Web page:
'Your papers, please' must never be heard in America
Independent voices from the TWT Communities
Television news networks are showing some of the final stump speeches for the presidential candidates, but what you see depends on where you look.
Last week, Fox News was the first to call the Wisconsin recall election in favor of Gov. Scott Walker while NBC continued to ticker-tape blast that it was too close to call. I checked the Internet for the results of the election posted on the New York Times website and others and I noticed there was a significant lag between their calling the election for Mr. Walker and Fox News doing so.
Fox News Channel's morning show on Wednesday twice aired a nearly four-minute video that contrasted President Barack Obama's words with negative statistics about his administration in a format that looked similar to a campaign advertisement.
Caustic commentator Andrew Breitbart was loved and hated.
Conservative media publisher and activist Andrew Breitbart, a firebrand who was embraced by anti-tax, conservative tea partiers and reviled by liberals for his Internet investigations that brought down politicians and chastised mainstream journalism, died Thursday at age 43.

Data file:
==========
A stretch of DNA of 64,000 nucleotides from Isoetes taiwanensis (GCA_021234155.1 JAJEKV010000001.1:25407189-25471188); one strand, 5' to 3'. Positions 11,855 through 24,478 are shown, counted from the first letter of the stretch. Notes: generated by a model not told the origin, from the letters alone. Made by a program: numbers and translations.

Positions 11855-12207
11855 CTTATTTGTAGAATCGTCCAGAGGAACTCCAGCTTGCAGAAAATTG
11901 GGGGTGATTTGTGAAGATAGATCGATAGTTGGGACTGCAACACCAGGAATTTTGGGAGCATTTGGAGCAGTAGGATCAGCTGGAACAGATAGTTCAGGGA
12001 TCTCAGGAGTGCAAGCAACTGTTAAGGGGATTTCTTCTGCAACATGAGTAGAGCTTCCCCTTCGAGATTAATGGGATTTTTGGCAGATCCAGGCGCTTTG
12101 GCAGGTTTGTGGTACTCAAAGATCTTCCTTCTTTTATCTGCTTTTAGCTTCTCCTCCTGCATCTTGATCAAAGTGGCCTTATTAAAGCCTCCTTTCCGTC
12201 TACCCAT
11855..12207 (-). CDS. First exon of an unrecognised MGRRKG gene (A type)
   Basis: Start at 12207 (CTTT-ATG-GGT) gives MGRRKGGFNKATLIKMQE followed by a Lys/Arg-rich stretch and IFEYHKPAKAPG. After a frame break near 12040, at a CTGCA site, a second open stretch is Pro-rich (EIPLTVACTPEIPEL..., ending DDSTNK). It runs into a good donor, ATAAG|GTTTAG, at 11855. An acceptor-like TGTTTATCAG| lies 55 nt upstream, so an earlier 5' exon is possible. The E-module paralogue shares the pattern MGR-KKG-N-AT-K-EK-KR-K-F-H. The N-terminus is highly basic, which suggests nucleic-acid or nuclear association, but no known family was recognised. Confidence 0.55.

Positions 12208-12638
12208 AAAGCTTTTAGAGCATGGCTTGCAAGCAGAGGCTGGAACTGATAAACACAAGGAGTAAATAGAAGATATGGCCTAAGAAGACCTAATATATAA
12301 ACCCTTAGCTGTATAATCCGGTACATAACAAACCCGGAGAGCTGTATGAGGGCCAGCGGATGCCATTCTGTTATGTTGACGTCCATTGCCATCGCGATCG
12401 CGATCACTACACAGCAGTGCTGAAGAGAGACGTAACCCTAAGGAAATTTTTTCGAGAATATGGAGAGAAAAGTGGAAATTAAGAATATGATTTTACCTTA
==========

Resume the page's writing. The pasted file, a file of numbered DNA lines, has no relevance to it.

Political consultant Dick Morris recently disclosed on Fox News Channel that some of the Republican presidential candidates that he talks about on the air have paid for advertisements in a newsletter he sends out to subscribers.
As the most powerful man in the universe, or one of them anyway, Roger Ailes can look back on the first 15 years of his crowning achievement, Fox News Channel, with satisfaction. And he does.
Economists aren't necessarily the first in line at cable news networks when someone is needed to talk about economic issues.
David Brock has recently garnered a considerable amount of press coverage for his attacks on Fox News for, among many other things, allegedly taking over leadership of the Republican Party.
David Broder, the Pulitzer Prize-winning Washington Post political columnist whose even-handed treatment of Democrats and Republicans set him apart from the ideological warriors on the nation's Op-Ed pages, died Wednesday. He was 81.
David Broder, the Pulitzer-Prize winning political columnist whose even-handed treatment of Democrats and Republicans set him apart from the ideological warriors on the nation's op-ed pages, died Wednesday. He was 81.
The defamation lawsuit filed by a former Obama administration official against conservative blogger Andrew Breitbart promises to test the application of traditional libel laws in an emerging media landscape in which blogs and social networking websites have taken the place of newspapers and television broadcasts.
The national discourse on race jolts forward again.